Macrophages from C57Bl/6 mice were exposed for 24 hours to increasing concentrations of 8BrGuo. The cultures were then washed and infected with amastigotes, and the phagocytic index was calculated 24 hours later. As shown in Fig. 1, 8BrGuo induced intracellular killing in a concentration-dependent manner. A similar effect and of the same order of potency was observed in macrophage cultures infected with amastigotes and then treated with 8BrGuo for 24 hours (Fig. 1). Pre treatment with 8BrGuo for 24 hours was also effective in protecting macrophages from infection with promastigotes (Fig. 2). The phagocytic indexes obtained during promastigote (Fig. 2) and amastigote infection (Fig. 1) were correlated with the infectivity of the forms; promastigotes were less virulent than amastigotes1.


40n4a6f1.GIF (4155 bytes)

Fig. 1 - Effect of 8BrGuo treatment on macrophages infected with L. amazonensis amastigotes. Macrophages from C57Bl/6 mice were treated for 24 hours with different concentrations of 8BrGuo and then infected with amastigotes. After 24 hours, cell cultures on glass coverslips were stained with Giemsa and examined microscopically. (quadp.gif (77 bytes)). Alternatively, macrophage cultures were infected with amastigotes and then treated with different concentrations of 8BrGuo for 24 hours (+). The results are from one experiment, representative of a total of six.



40n4a6f2.GIF (8615 bytes)

Fig. 2 - Effect of 8BrGuo treatment on macrophages infected with L. amazonensis promastigotes. Macrophages from C57Bl/6 mice were treated with different concentrations of 8BrGuo for 24 hours and then infected with promastigotes. After 24 hours, cell cultures on glass coverslips were stained with Giemsa and examined microscopically. The results are from one experiment, representative of a total of three.


On a morphological basis, 8BrGuo proved to be nontoxic to macrophage at concentrations (0.5- 2.5 mM) that induced Leishmania killing (Fig. 3). At higher concentrations (more than 3 mM), 8BrGuo damaged macrophages (data not shown). Similarly, the compound did not alter promastigote viability at concentrations up to 2.6 mM under conditions where a toxic effect of the clinically used agent glucantime was observed (Fig. 4).


40n4a6f3.GIF (14238 bytes)

Fig. 3 - Morphological aspect of macrophage cultures. A: control culture of C57Bl/6 mouse peritoneal macrophages. B: same culture as in A after exposure for 24 hours to 0.8 mM 8BrGuo. C: same culture as in A after 24 hours infection with L. amazonensis amastigotes. D: same culture as in C, pretreated with 0.8 mM 8BrGuo. Note the disappearance of the parasites in D. Cell cultures on glass coverslips were stained with Giemsa. 1000 X.



40n4a6f4.GIF (5025 bytes)

Fig. 4 - Toxicity 8BrGuo for extracellular parasites. Free promastigotes of L. amazonensis were exposed to different concentrations of 8BrGuo (+) 0.5 mM; (CircP.GIF (136 bytes)) 2.6 mM ; (starP.GIF (162 bytes)) diluent and (X) 2.6 mM glucantime for five days at 28° C. Parasite viability was assessed by microscopic examination. The results are from one experiment, representative of a total of three.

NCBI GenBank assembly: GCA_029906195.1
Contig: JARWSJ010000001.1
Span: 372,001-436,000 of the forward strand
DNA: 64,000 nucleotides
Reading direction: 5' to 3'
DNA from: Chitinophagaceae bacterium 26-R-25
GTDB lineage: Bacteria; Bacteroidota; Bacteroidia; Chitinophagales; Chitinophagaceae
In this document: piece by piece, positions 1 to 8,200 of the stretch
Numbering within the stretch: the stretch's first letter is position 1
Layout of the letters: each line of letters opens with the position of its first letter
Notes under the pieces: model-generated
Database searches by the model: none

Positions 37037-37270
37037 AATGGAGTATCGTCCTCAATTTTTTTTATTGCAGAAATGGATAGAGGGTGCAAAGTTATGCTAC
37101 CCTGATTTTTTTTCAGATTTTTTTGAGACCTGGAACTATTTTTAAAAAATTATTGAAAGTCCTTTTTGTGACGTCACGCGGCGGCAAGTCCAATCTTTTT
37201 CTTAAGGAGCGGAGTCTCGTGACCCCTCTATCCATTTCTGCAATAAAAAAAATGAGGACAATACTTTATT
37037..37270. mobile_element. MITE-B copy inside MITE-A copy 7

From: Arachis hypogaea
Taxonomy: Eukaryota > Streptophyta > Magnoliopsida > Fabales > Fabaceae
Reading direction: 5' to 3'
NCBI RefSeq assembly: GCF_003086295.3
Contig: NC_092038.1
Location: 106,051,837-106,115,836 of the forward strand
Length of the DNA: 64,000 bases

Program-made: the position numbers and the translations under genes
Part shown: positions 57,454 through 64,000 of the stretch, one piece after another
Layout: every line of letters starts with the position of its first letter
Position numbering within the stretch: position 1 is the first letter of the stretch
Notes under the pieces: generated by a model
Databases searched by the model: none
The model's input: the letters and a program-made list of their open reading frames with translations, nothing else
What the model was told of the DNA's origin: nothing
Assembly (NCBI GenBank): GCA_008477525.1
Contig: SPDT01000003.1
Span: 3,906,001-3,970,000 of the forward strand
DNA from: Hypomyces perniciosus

8BrGuo is likely to induce macrophage activation because it was not directly toxic to promastigotes (Fig. 4), or macrophage cultures (Fig. 3). Interestingly, 8BrGuo reduced the number of infected cells as compared with control (NaOH), (around 20% and 50%, respectively); and a synergistic action was observed with interferon alpha and beta (around 10% of infected macrophages) (Fig. 5A). The cytokines alone were unable to induce efficient parasite killing (around 30% of infected macrophages, but no reduction in the number of amastigotes per cell) (Figs. 5A and 5B). Similar results were obtained with macrophages from another mouse strain (BALB/c) (data not shown).


40n4a6f5a.GIF (9533 bytes)

40n4a6f5.GIF (12836 bytes)

Fig.5 - Effect of 8BrGuo and interferon alpha and beta on L. amazonensis infection in murine macrophages. Cells were obtained as decribed in the Materials and Methods section. The cell cultures were pretreated for 24 hours with medium containing 0.01 NaOH; 0.8 mM 8BrGuo; 0.8 mM 8BrGuo plus 100 U/ml murine interferon alpha and beta (Sigma, Chemical Co., St.Louis, USA) and, 100 U/ml interferon alpha and beta. After infection with amastigotes and 24 hours incubation, cell cultures on glass coverslips were stained with Giemsa and examined microscopically. A: percentage of infected macrophages; B: number of amastigotes per macrophage. The results are from one experiment, representative of a total of four.



The results reported here demonstrate that the nucleoside 8BrGuo was able to reduce in vitro L. amazonensis infection of mouse peritoneal macrophages. These cells treated before or after the infection were equally protected by 8BrGuo. The cytotoxic effect of the compound on the intracellular amastigotes was critically dependent on the concentration added to the culture medium (Figs. 1, 2 and 3). A basic question concerns the mode of action of the nucleoside. Since 8BrGuo was not toxic to promastigote (Fig. 4) or macrophage cultures (Fig.3), we may be conclude that the ribonucleoside induced macrophage activation. It has been shown that ribonucleosides substituted at the C8 position activate a broad range of immunological functions, including B cell proliferation, antibody response and NK cell and macrophage-mediated cytotoxicity 2, 6, 7, 8, 13, 15. In B cells, nucleoside activity appears to be mediated by specific cytoplasmic nucleoside-binding proteins that rapidly undergo nuclear translocation upon ligand binding9. The increase in macrophage activity is likely to involve different processes such as cytokine production (interferon alpha and beta)11, 13 and respiratory burst (generation of oxygen metabolites)15 . Leishmania killing could result from a direct action of 8BrGuo on the parasites within vacuolar spaces of the infected macrophages. Alternatively, the compound may act by stimulating the microbicidal process in the phagocytes. The experiments described here favor the latter possibility. Indeed, the compound did not inhibit the growth of free living parasites at concentrations near those required for intracellular destruction (Fig. 4), and acted synergistically with interferon alpha and beta on macrophage activation against L. amazonensis (Fig. 5). Other investigators have defined 8BrGuo as an inductor of interferon alpha and beta11, 13. Also, it has been recently reported that interferon alpha plus lipopolisaccharides activate macrophages to kill L. major18. Consequently, it is reasonable to assume that at least part of the leishmanicidal effects of 8BrGuo are due to macrophage activation. On the basis of the intracellular killing of L. amazonensis promoted by 8BrGuo in vitro and other guanosine derivatives5 it would be interesting to determine whether these compounds are also capable of killing parasite during murine leishmaniasis.